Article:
Begin Main Content Area

Asthma Triggers

An asthma attack can happen when a person is exposed to asthma triggers. One person's triggers can be different from the triggers for someone else with asthma. Part of controlling asthma is learning your triggers and how to avoid them. The following information is adapted from the Centers for Disease Control and Prevention. For links to more information, check out the Asthma Resources page.

Cleaning and Disinfection

People with asthma should try to stay away when cleaners or disinfectants are being used and right after their use. Follow these precautions when cleaning or disinfecting places where people with asthma spend time:

  • Avoid overuse of products.
  • Use safer products. Use soap and water or cleaners certified by the EPA Safer Choice program.
  • Never mix disinfectant products.
  • Avoid using bleach in enclosed spaces.
  • Avoid products with fragrances.
  • Make sure there is enough air flow. Open doors and windows to bring in fresh air if it is safe to do so.
  • Improve ventilation by using exhaust fans.
  • Use products safely and correctly.
  • Avoid disturbing dust.

Dust Mites

Dust mites are microscopic bugs that are in many homes. Create a barrier between yourself and dust mites by using allergen-proof mattress and pillowcase covers. Don't use down-filled pillows, quilts, or comforters. Wash bedding frequently and dry it completely. Vacuum regularly using a vacuum equipped with a HEPA filter.


Indoor mold growth is often found in damp areas such as kitchens, bathrooms, basements, or in areas where water damage has occurred. There are many types of molds that can be found in any climate. Get rid of any mold in your home. To reduce mold exposure in your home:

  • Dry damp or wet items within 24 to 48 hours to prevent mold growth.
  • Fix water leaks which allow mold to grow behind walls and under floors as soon as you can.
  • Replace absorbent materials such as ceiling tiles and carpet if mold is present.
  • Use an air conditioner or dehumidifier to maintain low indoor humidity.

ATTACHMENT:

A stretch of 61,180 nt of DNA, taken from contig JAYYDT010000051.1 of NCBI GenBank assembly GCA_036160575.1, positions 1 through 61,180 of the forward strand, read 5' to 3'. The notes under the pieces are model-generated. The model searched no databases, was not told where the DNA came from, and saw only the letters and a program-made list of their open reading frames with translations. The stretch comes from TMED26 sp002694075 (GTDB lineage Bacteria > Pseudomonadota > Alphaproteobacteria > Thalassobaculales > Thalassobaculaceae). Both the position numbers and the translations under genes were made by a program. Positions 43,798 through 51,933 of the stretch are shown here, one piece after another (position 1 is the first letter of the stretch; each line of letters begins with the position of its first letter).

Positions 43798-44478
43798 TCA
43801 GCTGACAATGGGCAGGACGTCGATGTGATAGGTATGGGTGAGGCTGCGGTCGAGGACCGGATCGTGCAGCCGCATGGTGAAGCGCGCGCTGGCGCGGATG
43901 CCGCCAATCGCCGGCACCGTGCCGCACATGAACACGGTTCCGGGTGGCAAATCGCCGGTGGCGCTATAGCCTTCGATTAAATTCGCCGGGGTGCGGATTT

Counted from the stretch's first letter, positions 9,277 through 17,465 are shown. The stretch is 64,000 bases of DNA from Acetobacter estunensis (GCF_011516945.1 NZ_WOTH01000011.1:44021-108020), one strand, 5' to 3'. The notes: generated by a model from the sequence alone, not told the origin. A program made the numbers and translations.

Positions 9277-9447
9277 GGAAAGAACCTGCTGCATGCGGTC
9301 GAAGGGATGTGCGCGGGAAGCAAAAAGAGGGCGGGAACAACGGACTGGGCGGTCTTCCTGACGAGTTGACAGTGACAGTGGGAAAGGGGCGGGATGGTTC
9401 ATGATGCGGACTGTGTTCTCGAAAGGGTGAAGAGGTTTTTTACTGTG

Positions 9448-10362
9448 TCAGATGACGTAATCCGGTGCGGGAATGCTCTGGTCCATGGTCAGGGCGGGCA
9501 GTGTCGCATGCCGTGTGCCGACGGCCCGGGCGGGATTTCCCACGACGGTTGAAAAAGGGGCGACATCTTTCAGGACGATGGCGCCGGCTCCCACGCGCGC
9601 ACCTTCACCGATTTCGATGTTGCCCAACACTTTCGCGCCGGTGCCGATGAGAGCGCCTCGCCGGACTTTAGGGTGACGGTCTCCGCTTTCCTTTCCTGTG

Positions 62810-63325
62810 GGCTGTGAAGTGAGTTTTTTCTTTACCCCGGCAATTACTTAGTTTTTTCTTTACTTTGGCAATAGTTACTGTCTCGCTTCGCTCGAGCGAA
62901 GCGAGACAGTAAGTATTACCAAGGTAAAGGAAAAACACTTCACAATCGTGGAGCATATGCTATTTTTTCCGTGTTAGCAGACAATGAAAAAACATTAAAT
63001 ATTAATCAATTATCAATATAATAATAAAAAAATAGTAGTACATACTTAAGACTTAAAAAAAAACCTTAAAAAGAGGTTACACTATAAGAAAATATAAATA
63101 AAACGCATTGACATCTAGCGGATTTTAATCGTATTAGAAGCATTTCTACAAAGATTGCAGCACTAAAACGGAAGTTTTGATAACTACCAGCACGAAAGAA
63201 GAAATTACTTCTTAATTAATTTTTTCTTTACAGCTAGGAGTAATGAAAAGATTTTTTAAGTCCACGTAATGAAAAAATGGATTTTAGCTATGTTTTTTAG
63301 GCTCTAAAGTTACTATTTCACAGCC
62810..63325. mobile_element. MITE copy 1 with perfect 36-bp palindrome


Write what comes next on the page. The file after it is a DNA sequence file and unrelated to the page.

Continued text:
• Scrub mold off hard surfaces with detergent and water. Dry completely.
  • Empty and clean refrigerator and air conditioner drip pans regularly.
  • Run the bathroom exhaust fan or open the window when showering.

Outdoor Air Pollution

Outdoor air pollution can come from many sources including factories, cars, or wildfire smoke. Pay attention to air quality forecasts on the radio, TV, internet, or your phone and plan your activities for when air pollution levels will be low.

Tobacco Smoke

Tobacco smoke is unhealthy for everyone. "Secondhand smoke" is smoke created by a smoker and breathed in by a second person. Make your home and car smoke-free zones. Encourage household members to quit smoking (PA Free Quitline 1-800-QUIT-NOW). If you, your child, or anyone close to you has asthma, people should not smoke near you, in your home, in your car, or wherever you spend a lot of time.

Pests (like cockroaches or mice)

Cockroaches and other pests are often found where food is eaten, and crumbs are left behind. Some steps to control pests:

  • Remove as many water and food sources as you can.
  • Clean dishes, crumbs, and spills right away.
  • Store food in airtight containers.
  • Keep trash in a closed container.
  • Every 2 to 3 days, vacuum or sweep areas that might attract pests.


If you are allergic to furry pets, these pets can trigger an asthma attack. An option may be to find the pet another home. If you can't or don't want to find a new home for the pet, decrease your exposure by:

  • Keeping pets out of bedrooms.
  • Washing pets.
  • Using an air cleaner with HEPA filter.
  • Using allergen-proof mattress and pillow covers.

Other Asthma Triggers

  • Infections linked to influenza (flu), colds and respiratory syncytial virus (RSV)
  • Sinus infections
  • Allergies
  • Pollen
  • Breathing in some chemicals
  • Acid reflux
  • Physical exercise
  • Some medicines
  • Bad weather, such as thunderstorms or high humidity
  • Breathing in cold, dry air
  • Some foods, food additives, and fragrances
  • Strong emotions leading to very fast breathing (hyperventilation)